BATON ROUGE, La. — Louisiana National Guard personnel seeking benefits for same-sex spouses will have an easier time filing the requests, despite a state refusal to let its workers process the paperwork because of Louisiana‘s ban on gay marriage.
National Guard spokesman Lt. Col. Mike Kazmierzak said Thursday that federal employees will handle benefit enrollment requests for same-sex couples at Guard sites around Louisiana, so service members don’t have to travel to federal military installations for processing.
The change hinges on the status of employees handling the benefit paperwork.
Kazmierzak said the U.S. Property and Fiscal Officer in Louisiana, who handles federal property and federal financing for the state National Guard, will move some Guard employees to federal personnel status to deal with the benefit enrollments.
It’s an employment classification tweak that allows state officials to say their employees aren’t violat ing a state prohibition of gay marriage, but that also puts Louisiana in line with a Pentagon directive issued in September permitting same-sex benefits for service members.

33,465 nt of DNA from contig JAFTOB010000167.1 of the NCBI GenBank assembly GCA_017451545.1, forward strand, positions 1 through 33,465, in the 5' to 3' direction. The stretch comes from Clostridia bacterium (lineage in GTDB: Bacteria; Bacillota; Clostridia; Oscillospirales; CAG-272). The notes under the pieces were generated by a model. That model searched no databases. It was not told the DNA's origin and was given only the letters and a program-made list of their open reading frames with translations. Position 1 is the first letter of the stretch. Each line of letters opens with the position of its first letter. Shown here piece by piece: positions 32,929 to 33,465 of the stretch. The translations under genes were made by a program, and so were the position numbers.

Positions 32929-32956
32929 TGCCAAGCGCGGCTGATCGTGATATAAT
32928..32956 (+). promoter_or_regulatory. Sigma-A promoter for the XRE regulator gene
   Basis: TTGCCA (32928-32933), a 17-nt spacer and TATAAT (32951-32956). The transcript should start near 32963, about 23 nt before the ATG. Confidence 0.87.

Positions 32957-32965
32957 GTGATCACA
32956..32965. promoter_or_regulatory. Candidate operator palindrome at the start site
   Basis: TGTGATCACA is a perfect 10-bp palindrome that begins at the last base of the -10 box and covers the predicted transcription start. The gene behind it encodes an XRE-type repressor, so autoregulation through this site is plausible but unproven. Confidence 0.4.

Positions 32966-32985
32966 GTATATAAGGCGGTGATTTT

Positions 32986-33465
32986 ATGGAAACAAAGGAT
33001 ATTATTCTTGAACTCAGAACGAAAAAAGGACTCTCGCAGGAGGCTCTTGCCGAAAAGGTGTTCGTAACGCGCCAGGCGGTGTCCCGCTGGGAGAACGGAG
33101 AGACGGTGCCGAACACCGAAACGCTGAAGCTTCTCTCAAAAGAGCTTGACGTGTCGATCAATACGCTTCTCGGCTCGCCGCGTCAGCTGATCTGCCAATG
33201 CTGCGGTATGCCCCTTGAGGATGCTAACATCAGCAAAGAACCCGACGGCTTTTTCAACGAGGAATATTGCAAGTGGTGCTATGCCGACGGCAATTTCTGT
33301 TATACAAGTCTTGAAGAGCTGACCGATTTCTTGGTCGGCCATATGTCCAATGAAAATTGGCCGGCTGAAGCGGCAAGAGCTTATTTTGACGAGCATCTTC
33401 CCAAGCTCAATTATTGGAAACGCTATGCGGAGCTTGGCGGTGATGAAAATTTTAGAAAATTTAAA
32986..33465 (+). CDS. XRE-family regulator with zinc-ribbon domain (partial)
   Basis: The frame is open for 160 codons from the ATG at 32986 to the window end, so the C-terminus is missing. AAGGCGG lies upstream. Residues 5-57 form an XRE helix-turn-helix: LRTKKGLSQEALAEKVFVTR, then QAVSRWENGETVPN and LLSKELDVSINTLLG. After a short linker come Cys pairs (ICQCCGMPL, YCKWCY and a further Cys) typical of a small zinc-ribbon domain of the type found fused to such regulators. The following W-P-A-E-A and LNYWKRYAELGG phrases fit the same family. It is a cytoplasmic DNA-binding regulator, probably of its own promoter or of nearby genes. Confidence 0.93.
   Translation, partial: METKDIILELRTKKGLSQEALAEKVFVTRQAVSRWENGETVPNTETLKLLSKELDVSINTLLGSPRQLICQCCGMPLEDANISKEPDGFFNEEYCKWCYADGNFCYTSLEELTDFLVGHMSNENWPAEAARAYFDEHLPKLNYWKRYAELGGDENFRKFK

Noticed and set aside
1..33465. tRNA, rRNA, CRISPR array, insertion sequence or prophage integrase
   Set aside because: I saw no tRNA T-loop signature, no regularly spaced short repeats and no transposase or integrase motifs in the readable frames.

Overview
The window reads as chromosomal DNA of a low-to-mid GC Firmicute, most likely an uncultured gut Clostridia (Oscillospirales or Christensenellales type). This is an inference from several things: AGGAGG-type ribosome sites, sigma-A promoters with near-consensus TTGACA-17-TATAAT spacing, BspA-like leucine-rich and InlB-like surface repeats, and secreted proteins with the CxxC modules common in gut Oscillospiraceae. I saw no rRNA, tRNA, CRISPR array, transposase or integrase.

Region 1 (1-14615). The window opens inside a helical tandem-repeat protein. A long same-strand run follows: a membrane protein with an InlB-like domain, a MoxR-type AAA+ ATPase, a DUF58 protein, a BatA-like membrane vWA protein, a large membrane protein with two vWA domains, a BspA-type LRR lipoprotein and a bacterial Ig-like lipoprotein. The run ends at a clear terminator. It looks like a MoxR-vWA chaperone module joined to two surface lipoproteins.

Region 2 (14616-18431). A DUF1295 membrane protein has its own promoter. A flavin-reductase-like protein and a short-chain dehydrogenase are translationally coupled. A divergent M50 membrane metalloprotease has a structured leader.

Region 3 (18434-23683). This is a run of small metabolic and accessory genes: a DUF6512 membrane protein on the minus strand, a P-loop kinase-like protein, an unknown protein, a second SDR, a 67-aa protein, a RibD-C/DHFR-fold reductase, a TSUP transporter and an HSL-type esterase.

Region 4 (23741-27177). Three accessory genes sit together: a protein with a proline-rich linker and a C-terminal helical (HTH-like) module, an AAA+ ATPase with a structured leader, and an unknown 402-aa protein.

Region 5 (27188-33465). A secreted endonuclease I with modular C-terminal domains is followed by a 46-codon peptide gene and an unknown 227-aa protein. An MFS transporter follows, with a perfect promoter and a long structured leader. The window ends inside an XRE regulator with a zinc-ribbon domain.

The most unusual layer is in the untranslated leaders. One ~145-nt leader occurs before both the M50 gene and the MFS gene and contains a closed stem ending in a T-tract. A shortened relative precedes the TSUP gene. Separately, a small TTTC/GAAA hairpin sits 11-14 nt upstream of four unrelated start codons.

“State officials will still follow the state constitution as we always have. We have worked with the Department of Defense and the National Guard Bureau to help them come up with a federal solution to their federal program,” Kazmierzak said.
Approved by lawmakers and voters in 2004, the Louisiana Constitution defines marriage as between a man and a woman and declares a legal status of marriage for any other couples “shall not be valid or recognized.”
Article continues below“No Louisiana National Guard personnel will be asked to violate the Louisiana Constitution,” Kazmierzak said.
Because of that constitutional provision, the Louisiana National Guard previously had been requiring people seeking same-sex benefits to file the paperwork with eight federal military installations around the state for process ing.
The requirement could force long trips to the closest site for some service members to get the same services granted to heterosexual married couples, like access to base commissaries, medical care and housing allowances.
U.S. Defense Secretary Chuck Hagel had chastised states that were not allowing registration at National Guard sites, saying he would not tolerate state-employed officials refusing to treat all members of the military equally.
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